Homegrown group aims to give local food a boost

A small group of individuals interested and invested in local food met Monday night in Lacombe to kick off a project looking to improve the food system in Central Alberta.

Lacombe County reeve Ken Wigmore

Lacombe County reeve Ken Wigmore

A small group of individuals interested and invested in local food met Monday night in Lacombe to kick off a project looking to improve the food system in Central Alberta.

Sustainable Equitable Local Regional System — known as S.E.L.R.S. — was set up by Growing Food Security in Alberta and the Dieticians of Canada to explore ways to take back some control of how food is produced, transported and distributed locally.

“It doesn’t mean that 100 per cent of our food must come local and we’re going to become food police,” said Brenda Schroeder, a community facilitator based in Stettler. “It’s really about building relationships and creating connections and understanding what’s already happening. And then going, ‘How do we strengthen that? How do we work together to make this even better?’”

Homegrown initiatives may be the best solution as the current global system is becoming increasingly vulnerable due to soaring oil prices and food shortages, she said.

Phase 1 of the project will gather like-minded individuals to discuss production, environmental impacts, job creation to boost the economy, security, culture, building relationships across all sectors and equity to ensure everyone has access healthy food.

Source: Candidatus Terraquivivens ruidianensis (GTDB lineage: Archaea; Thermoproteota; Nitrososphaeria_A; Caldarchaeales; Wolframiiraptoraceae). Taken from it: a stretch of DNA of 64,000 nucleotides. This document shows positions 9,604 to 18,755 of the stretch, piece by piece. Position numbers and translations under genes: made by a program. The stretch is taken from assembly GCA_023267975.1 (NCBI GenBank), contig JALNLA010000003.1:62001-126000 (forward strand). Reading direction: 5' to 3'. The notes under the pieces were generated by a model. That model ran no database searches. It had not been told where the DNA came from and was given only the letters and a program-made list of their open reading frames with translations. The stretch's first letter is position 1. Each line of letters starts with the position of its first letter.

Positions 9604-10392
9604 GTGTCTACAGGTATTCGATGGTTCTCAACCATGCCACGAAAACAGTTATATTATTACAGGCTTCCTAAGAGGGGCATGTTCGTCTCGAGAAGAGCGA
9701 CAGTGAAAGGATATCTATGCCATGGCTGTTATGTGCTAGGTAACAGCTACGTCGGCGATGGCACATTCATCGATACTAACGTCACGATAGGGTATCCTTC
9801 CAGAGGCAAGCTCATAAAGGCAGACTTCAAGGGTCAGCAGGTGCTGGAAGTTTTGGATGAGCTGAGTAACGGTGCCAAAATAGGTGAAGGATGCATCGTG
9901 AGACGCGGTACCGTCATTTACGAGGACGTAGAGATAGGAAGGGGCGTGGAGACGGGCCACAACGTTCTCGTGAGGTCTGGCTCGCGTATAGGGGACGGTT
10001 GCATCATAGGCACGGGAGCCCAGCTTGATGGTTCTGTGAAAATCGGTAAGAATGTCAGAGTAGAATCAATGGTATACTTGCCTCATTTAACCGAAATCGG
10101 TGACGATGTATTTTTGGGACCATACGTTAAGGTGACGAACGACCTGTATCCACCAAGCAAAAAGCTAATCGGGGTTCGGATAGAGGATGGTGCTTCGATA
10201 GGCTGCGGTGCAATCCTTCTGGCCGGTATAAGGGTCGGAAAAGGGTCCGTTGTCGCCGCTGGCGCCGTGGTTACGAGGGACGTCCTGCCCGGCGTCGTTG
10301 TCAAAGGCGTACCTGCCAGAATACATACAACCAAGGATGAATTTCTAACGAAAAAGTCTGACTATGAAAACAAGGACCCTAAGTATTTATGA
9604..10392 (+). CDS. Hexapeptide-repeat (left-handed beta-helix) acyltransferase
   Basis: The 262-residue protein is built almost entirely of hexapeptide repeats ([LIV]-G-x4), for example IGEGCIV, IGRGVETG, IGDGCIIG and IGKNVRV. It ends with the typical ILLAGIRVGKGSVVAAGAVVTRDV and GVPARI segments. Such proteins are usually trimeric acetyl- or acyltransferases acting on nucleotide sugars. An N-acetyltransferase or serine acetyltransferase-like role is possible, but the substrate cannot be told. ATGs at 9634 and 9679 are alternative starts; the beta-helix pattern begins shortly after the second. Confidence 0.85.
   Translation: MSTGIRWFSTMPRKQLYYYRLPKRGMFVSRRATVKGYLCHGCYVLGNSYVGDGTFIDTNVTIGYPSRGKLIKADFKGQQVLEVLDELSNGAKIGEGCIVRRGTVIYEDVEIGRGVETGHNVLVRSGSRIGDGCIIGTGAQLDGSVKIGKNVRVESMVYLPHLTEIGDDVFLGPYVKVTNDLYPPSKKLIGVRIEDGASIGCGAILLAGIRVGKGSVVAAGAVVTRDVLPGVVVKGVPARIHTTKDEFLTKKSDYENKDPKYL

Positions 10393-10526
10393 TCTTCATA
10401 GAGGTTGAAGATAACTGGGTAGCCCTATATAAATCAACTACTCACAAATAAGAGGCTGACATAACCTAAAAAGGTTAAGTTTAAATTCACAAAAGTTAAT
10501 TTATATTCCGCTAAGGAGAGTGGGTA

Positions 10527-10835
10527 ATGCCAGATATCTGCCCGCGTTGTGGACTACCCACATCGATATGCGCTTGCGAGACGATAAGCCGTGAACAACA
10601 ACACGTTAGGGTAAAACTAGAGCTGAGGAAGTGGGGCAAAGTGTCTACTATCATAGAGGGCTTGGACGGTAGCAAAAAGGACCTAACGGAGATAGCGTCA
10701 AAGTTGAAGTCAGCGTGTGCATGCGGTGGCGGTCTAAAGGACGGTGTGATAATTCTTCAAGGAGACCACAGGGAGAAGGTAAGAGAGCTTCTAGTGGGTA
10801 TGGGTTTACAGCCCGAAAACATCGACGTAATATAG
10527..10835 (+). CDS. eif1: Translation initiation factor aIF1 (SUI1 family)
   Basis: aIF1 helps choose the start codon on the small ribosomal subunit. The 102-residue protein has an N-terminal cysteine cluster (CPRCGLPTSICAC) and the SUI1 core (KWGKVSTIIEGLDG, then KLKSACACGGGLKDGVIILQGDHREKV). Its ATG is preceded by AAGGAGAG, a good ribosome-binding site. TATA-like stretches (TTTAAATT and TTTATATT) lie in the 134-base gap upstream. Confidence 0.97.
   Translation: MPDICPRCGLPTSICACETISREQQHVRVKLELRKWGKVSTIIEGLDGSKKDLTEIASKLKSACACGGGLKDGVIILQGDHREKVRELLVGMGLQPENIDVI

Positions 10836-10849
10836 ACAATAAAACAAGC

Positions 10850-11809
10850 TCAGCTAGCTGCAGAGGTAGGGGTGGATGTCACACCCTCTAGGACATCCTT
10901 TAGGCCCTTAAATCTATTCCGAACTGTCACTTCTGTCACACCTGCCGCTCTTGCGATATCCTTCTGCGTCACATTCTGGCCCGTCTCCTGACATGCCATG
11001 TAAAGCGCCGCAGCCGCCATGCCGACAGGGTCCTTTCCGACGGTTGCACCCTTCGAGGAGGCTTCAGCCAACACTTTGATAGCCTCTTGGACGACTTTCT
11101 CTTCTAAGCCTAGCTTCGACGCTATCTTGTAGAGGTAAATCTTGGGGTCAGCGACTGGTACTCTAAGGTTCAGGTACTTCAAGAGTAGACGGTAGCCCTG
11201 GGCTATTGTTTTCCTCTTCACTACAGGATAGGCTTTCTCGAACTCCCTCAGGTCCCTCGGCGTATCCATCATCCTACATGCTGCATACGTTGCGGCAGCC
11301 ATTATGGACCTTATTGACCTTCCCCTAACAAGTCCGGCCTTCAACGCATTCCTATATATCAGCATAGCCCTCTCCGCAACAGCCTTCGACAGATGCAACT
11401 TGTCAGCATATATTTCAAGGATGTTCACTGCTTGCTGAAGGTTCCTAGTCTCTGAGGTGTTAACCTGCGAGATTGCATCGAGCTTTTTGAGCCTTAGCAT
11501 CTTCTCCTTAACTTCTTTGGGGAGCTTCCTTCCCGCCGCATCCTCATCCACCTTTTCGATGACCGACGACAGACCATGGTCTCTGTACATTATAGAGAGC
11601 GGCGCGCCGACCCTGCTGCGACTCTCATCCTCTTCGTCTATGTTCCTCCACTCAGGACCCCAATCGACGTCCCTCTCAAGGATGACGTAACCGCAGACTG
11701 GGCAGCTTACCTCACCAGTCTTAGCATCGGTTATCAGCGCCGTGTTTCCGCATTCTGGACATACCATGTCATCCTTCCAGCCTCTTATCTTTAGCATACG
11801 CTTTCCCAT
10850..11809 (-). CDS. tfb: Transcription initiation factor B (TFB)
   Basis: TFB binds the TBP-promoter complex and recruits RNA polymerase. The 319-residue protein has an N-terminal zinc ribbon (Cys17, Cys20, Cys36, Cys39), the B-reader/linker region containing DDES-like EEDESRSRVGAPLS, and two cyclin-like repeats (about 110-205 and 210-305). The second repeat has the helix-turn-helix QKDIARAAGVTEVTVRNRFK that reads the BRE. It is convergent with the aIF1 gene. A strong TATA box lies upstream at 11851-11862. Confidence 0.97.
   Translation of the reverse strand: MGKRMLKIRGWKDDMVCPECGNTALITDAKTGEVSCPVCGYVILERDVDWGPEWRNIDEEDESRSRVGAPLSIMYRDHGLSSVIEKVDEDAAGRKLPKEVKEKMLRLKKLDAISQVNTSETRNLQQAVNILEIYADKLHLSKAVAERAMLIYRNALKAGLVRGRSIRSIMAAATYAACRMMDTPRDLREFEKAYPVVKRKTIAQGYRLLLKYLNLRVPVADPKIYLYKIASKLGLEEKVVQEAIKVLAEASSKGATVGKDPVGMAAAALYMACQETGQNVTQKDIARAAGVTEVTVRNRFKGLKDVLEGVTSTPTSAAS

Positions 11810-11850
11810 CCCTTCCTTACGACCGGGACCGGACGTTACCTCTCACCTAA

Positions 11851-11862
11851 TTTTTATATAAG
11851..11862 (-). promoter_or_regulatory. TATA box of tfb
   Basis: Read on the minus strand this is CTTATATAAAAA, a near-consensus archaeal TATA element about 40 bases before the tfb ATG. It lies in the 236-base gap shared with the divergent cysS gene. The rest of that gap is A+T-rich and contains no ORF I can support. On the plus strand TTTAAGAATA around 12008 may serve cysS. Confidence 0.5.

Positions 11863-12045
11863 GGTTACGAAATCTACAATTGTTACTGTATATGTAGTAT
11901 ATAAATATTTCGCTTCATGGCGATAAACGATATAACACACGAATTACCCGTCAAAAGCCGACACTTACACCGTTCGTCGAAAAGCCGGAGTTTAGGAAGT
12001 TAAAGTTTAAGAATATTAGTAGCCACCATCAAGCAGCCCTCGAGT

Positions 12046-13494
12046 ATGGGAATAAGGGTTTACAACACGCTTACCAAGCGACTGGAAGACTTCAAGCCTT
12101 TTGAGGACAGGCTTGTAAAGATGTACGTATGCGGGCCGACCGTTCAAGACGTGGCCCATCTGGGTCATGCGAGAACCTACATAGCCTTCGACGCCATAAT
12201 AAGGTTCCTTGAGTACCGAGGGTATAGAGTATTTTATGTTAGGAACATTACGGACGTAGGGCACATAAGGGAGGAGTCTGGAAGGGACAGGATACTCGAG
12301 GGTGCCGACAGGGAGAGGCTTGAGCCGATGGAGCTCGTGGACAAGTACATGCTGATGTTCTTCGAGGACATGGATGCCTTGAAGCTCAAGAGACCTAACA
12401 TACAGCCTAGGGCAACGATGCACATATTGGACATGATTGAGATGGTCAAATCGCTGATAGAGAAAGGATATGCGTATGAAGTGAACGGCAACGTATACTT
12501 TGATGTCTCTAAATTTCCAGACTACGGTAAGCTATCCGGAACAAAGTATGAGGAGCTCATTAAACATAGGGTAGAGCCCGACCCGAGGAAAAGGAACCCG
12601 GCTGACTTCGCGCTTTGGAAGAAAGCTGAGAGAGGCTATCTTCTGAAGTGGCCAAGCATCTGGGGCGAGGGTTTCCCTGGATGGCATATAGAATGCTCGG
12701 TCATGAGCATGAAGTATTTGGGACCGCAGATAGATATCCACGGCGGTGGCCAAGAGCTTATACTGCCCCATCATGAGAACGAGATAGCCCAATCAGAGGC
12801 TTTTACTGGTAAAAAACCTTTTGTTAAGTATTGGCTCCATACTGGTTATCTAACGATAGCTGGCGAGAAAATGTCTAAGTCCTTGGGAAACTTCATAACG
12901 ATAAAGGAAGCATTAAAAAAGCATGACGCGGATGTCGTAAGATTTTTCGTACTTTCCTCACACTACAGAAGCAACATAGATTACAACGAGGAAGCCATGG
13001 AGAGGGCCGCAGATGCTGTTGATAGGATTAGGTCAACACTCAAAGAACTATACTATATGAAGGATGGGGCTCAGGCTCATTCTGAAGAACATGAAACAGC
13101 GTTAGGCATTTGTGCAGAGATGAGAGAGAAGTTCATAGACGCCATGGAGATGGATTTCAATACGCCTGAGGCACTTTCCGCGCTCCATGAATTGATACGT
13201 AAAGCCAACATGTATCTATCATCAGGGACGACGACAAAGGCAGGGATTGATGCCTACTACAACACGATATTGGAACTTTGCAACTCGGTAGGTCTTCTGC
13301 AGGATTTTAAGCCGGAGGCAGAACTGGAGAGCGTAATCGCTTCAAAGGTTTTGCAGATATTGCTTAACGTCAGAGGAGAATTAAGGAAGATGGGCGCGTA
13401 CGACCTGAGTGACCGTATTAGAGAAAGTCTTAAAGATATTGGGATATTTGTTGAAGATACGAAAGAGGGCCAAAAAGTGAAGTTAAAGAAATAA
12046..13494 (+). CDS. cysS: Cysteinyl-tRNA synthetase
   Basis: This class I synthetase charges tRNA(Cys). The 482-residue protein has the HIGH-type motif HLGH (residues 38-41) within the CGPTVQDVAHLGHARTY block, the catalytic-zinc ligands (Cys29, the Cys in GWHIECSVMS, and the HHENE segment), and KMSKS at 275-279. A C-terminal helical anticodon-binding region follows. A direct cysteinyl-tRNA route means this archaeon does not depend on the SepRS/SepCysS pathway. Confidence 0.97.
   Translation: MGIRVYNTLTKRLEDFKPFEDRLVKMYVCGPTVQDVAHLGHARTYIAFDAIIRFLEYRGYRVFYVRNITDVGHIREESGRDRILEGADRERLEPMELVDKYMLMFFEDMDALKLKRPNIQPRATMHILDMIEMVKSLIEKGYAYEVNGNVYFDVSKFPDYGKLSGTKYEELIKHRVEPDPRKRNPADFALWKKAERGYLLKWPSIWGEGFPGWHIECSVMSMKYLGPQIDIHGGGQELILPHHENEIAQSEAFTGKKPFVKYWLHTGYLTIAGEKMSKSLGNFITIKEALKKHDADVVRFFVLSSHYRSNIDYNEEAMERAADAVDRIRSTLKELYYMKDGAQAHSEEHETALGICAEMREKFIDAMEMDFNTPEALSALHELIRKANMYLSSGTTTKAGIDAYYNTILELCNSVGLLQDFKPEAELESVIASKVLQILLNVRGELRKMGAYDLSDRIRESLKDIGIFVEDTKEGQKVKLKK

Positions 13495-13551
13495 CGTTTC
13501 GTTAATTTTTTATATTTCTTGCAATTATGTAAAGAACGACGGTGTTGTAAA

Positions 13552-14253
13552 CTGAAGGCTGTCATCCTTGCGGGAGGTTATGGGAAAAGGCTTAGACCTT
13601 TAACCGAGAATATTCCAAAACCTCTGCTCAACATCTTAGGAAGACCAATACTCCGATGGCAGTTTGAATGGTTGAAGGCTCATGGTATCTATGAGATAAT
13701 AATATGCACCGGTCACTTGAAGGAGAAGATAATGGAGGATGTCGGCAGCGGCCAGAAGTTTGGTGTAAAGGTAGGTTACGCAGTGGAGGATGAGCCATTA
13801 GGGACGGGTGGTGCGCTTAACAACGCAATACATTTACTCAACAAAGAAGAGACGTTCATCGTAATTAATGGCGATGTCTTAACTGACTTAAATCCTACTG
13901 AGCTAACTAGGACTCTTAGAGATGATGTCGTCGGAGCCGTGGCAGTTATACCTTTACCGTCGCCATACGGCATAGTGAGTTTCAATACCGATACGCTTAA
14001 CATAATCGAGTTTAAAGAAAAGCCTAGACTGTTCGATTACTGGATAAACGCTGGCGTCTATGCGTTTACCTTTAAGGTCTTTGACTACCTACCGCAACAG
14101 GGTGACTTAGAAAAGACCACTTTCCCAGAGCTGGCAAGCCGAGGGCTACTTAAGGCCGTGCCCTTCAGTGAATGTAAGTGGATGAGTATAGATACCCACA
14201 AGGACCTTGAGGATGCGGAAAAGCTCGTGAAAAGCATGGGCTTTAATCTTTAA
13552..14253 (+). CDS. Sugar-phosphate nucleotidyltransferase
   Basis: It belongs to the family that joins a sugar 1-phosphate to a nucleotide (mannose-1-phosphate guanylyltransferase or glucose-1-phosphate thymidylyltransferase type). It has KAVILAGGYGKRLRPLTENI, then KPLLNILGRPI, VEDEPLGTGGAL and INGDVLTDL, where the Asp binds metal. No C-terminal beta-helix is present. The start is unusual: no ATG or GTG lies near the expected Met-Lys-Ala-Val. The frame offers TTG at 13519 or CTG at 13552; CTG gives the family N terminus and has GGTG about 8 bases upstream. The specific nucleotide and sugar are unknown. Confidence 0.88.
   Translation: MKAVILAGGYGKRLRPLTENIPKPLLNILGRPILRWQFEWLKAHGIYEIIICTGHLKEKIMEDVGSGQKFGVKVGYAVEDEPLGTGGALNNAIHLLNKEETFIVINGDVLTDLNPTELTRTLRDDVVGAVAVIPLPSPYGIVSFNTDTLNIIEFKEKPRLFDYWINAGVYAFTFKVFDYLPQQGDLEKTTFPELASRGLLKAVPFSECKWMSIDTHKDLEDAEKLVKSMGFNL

A detailed directory of who is involved in the local food system will also be created, Schroeder said.

She would like to see educational workshops and field trips spanning from production to processing and distribution to foster a better understanding of how food makes it way from farm to dinner table.

About 30 people attended the first S.E.L.R.S. information night, held at the Lacombe Memorial Centre Monday. The farmers, distributors, food bank volunteers, politicians and Alberta Health Services employees divided into smaller groups to define a sustainable, equitable, local and regional food system, and discuss strengthening operations.

Schroeder said some of the people will be asked to join a steering committee to carry the project through the remainder of Phase 1, expected to last until March 2012.

Phase 2 will require federal government funding and will look at starting some improvement projects to start moving towards a local food system.

For more information, visit www.foodsecurityalberta.ca.

ptrotter@bprda.wpengine.com